Sunday, June 8, 2014
Equilibrium - Erdentempel (2014)
They've never written their masterpiece, and it's unlikely they will...the closest was probably their sophomore Sagas 2008 which was convincingly charming in all its belligerent bravado, like flipping through a Game of Thrones paperback and scoring it mentally with the most absurdly overt 'what would this battle scene sound like if Hollywood were all metal, all the time' mentality. But it's fun, fun in that same way you might have enjoyed Ensiferum's output or the first Wintersun. Kinetic, technically competent pagan war metal for dorks (and I am not excepting myself, I liked it). Their other albums have more or less gone for the same fruit on the true, albeit less successfully, so with Erdentempel, I at least hoped they could get back on the horse and play at the level they had half a decade ago. Musically, I feel this is the case, since the guitar progressions here are very involved, spry and semi-complex so that your imagination won't hit a dead end the moment you begin to filter through them.
That said, the band remains heavily centered on the cavalry-charge keyboard-wind tones, which are truly the 'lead' instrument in that they will hit you first, and this right here will continue to make it or break it for those who have been on the fence for their past material. Structurally, this is a step past the last LP Rekreatur in the stickiness of individual guitar patterns, with a lot of tempo variation and melody to compensate for a few of the generic chugging patterns the Germans are still occasionally prone to. There are also, sadly a few pretty generic melodies as in "Waldschrein" of the 'triumphant' variety you'd find in midlist film & television scores or Nightwish songs, glorious and grandiose only on the condition that you've had your ears shut for the last 30 years of symphonic orchestration in media. Yet, like the first Turisas album or its own forebear Sagas, I feel that there's still enough 'fun' here, throughout the superficial alehouse bombast, that you can wrench a smile or two. Especially if you think bands like Korkiplaani or Amon Amarth are the be-all-end-all of extreme metal music, then you'll probably think this is genius...in reality, they put a lot of work into it, but it's not even remotely that clever.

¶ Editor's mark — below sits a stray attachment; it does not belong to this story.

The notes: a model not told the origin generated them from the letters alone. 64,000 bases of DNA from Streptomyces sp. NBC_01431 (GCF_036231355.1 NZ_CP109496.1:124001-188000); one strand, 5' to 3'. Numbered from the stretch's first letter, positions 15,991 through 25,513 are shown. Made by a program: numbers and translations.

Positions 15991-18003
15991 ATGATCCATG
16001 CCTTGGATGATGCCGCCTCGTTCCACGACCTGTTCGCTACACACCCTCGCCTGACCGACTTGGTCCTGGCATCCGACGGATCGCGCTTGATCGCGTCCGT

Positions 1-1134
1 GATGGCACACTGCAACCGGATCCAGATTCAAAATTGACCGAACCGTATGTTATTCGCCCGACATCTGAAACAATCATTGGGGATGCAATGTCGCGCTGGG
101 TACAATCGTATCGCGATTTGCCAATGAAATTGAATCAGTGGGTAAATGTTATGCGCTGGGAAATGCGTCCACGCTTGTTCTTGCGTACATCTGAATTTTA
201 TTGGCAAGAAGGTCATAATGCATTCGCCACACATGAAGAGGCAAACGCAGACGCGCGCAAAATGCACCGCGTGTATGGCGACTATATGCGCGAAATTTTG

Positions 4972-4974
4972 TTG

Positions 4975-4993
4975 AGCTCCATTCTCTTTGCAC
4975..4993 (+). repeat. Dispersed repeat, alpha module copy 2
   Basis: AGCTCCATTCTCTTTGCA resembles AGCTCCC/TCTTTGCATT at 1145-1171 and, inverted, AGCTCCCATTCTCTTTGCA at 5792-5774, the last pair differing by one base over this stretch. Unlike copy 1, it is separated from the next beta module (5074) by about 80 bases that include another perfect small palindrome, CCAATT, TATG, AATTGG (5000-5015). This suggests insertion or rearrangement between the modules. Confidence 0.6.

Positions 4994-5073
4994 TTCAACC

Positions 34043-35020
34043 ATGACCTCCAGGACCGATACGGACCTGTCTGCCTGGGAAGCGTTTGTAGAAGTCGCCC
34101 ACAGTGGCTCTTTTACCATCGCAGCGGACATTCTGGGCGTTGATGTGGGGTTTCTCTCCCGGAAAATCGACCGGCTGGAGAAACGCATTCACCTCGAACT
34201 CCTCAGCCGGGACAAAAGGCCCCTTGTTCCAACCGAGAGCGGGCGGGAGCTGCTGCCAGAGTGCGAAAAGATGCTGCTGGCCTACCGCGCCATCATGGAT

I didn't like the vocals, at least the snarls of Robse (his second full-length in the roster), they seem quite suppressed by the victorious keyboards and sort of cut and paste with a lot of other growlers and snarlers who don't possess a lot of distinctiveness. But apart from that, and the fact that one out of every four series of notes are almost groan-inducing, I didn't have much of a problem with the album, because frankly I did not go into it with high expectations. They do a sort of 'party while jousting on a pony' pagan metal and they do it fairly well. LCD Wagnerian jousting music for 'Renaissance Faires' in North American backwaters. The mix is brightened to modern standards, and there's very little convincing combat grime and filth anywhere, but they do play as if they're on fire and and can't strip their suits of plate mail armor down to the lederhosen beneath quite fast enough. For fans of this niche of bands, that should prove more than enough, because let's face it, sometimes you just wanna pound down your overpriced mug of cheap festival beer while you watch all the cleavage flowing freely from the corsets passing by (or those tight leather breeches, ladies)...and this is the musical equivalent. Hey, asshole: lighten up, peace bond those replica weapons, have a turkey leg, and bring the kids at half-price.
Verdict: Win [7.25/10]